On the 9th day of reading…
On the 9th day of reading my library gave to me:
nine ladies writing.
Looking for more great fiction? We’ve got nine fantastic titles to recommend, all of them written by Australian women:
Lisa, from Elanora Branch Library, thought about picking The Husband’s Secret by Liane Moriarty, which she described as sort of chic lit with a surprising twist in the epilogue; argued with her book club over Sofia Laguna’s Eye of the Sheep, which they loved; and settled on saying you should definitely read Karen Foxlee’s The Midnight Dress, this summer. She said, “It’s a well written book, easy to read, and it has a plot! The whole book club enjoyed this one” – chances are good you’ll enjoy it too! I absolutely loved it, and if you love it, and want to enjoy ‘another chapter’, check out The Well-Read Cookie, where the delightful, talented Lauren shares her beautiful Midnight Dress cookie tutorial.
Online Librarian, Karen, read and enjoyed Tracks by Robyn Davidson and recommended it for the September online book club. She said, “in the 70’s Robyn Davidson moved to Alice Springs with the idea that she would acquire camels to walk solo across Australia. She had no experience with camels and no real idea about how to go about it. Two years later Davidson completed the journey, along with her four camels and pet dog for company. This memoir is a very honest account of her journey. It’s inspirational and also paints a picture of racism in 1970’s Australia.”
Shirley, at Southport Branch Library, recommended you try the Ella Marconi series by crime writer Katherine Howell. The eighth in the series, Tell the Truth, was published early this year, and brings Ella’s story to a close, at least for now.
Kerry-Lee. from Burleigh Waters Branch Library, recommends “The Red Queen by Isabelle Carmody – the last book in the Obernewtyn Chronicles is a brilliant young adult post- apocalyptic series, with a strong female lead in Elspeth Gordie. The recommendation comes straight from Isabelle’s uncle who I joined up to the library yesterday. He mentioned his niece’s book was due to be published this Thursday and I was pleased to tell him how much I enjoyed reading her books.”
Ronnie, from Upper Coomera Branch Library said “Caroline Overington is my favourite Australian women writer. Her journalist training and experience is expressed through strong and well-defined characters in contemporary situations and circumstances. I would recommend either I Came to Say Goodbye or Ghost Child to begin with.”
We’ve had some fantastic Australian women visit our libraries over the course of 2015 including Lisa Walker who talked about pilgrimages and writing in February, YA fantasy author Lynette Noni who visited in April, Mem Fox and Judy Horacek, who charmed the littlies at Helensvale Branch Library in October, and paranormal crime author Melanie Casey, who shared great tips on character creation with us last month.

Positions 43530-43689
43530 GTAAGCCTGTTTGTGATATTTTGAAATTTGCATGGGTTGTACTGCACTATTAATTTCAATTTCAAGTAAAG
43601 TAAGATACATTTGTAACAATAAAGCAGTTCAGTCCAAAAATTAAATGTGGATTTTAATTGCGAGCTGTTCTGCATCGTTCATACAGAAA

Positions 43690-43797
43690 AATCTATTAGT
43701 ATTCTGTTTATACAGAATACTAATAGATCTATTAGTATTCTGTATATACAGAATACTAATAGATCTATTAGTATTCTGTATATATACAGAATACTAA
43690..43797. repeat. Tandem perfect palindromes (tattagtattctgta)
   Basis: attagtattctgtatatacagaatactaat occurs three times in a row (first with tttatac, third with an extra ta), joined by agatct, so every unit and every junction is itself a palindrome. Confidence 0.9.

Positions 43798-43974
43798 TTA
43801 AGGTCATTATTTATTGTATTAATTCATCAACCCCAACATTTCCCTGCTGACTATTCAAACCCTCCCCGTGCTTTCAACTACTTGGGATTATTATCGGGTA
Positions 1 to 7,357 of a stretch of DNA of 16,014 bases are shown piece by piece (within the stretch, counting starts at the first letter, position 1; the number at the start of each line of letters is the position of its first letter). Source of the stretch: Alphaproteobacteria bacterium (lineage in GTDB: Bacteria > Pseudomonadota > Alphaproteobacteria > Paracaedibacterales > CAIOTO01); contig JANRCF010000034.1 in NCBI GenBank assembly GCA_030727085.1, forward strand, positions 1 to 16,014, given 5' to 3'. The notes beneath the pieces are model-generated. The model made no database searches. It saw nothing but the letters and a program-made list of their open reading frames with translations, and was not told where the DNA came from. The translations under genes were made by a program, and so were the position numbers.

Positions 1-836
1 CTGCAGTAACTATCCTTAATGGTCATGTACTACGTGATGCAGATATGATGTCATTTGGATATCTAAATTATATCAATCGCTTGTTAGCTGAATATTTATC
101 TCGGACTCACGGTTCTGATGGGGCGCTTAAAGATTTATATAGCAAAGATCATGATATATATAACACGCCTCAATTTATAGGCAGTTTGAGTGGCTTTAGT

We also enjoyed a visit from the irrepressible Sulari Gentill as part of our mystery readers’ season. If you haven’t already started Sulari’s fabulous historical crime series, starring Rowland Sinclair, you should add A Few Right Thinking Men to your summer reading list. If you’ve met Rowlie and his bohemian friends, you’ll be pleased to know that the 7th in the series, Give the Devil His Due, is out now and receiving great reviews, and that rights to publish the series have been sold in the U.S. and Canada.
We also had a fabulous visit from stellar Australian romance authors Anne Gracie and Barbara Hannay. Anne writes delightfully engaging Regency romances and I highly recommend the Chance Sisters series, which begins with The Autumn Bride. It’s full of wonderful characters, witty dialogue and a very satisfying romance. Barbara writes contemporary Australian rural romance (as well as shorter Harlequin romances). Her sweeping romance, The Secret Years, has both a contemporary romance of heroine Lucy Hunter and the uncovered story of her grandfather’s World War II romance. Perfect summer reading!
Now, we may have recommended it, yesterday as a film to read, but Sam, at Helensvale Branch Library, also recommends The Dressmaker by Australian author, Rosalie Ham, as a “quality read; it has a different charm with its dry humour and wit. The romance is interestingly played out and there is a sadness that tugs at the reader’s heartstrings. The heroine of the story, Tilly, returns to her small country hometown after traveling the world harbouring memories of her childhood. She is now an experienced artist and passionately starts to create wearable art for the townsfolk, whose quirky eccentricities bring the humour to the story. As individual stories unfold a number of dark and delicate secrets are released. But, it is Tilly who holds the darkest secret of them all. This is a fun, sad, entertaining and satisfying novel that paints a picture of the Australian outback and the unique communities that call this land their home.”
We had a lot of trouble restricting ourselves to only nine! If you have a favourite Australian woman writer, please share your recommendation in the comments.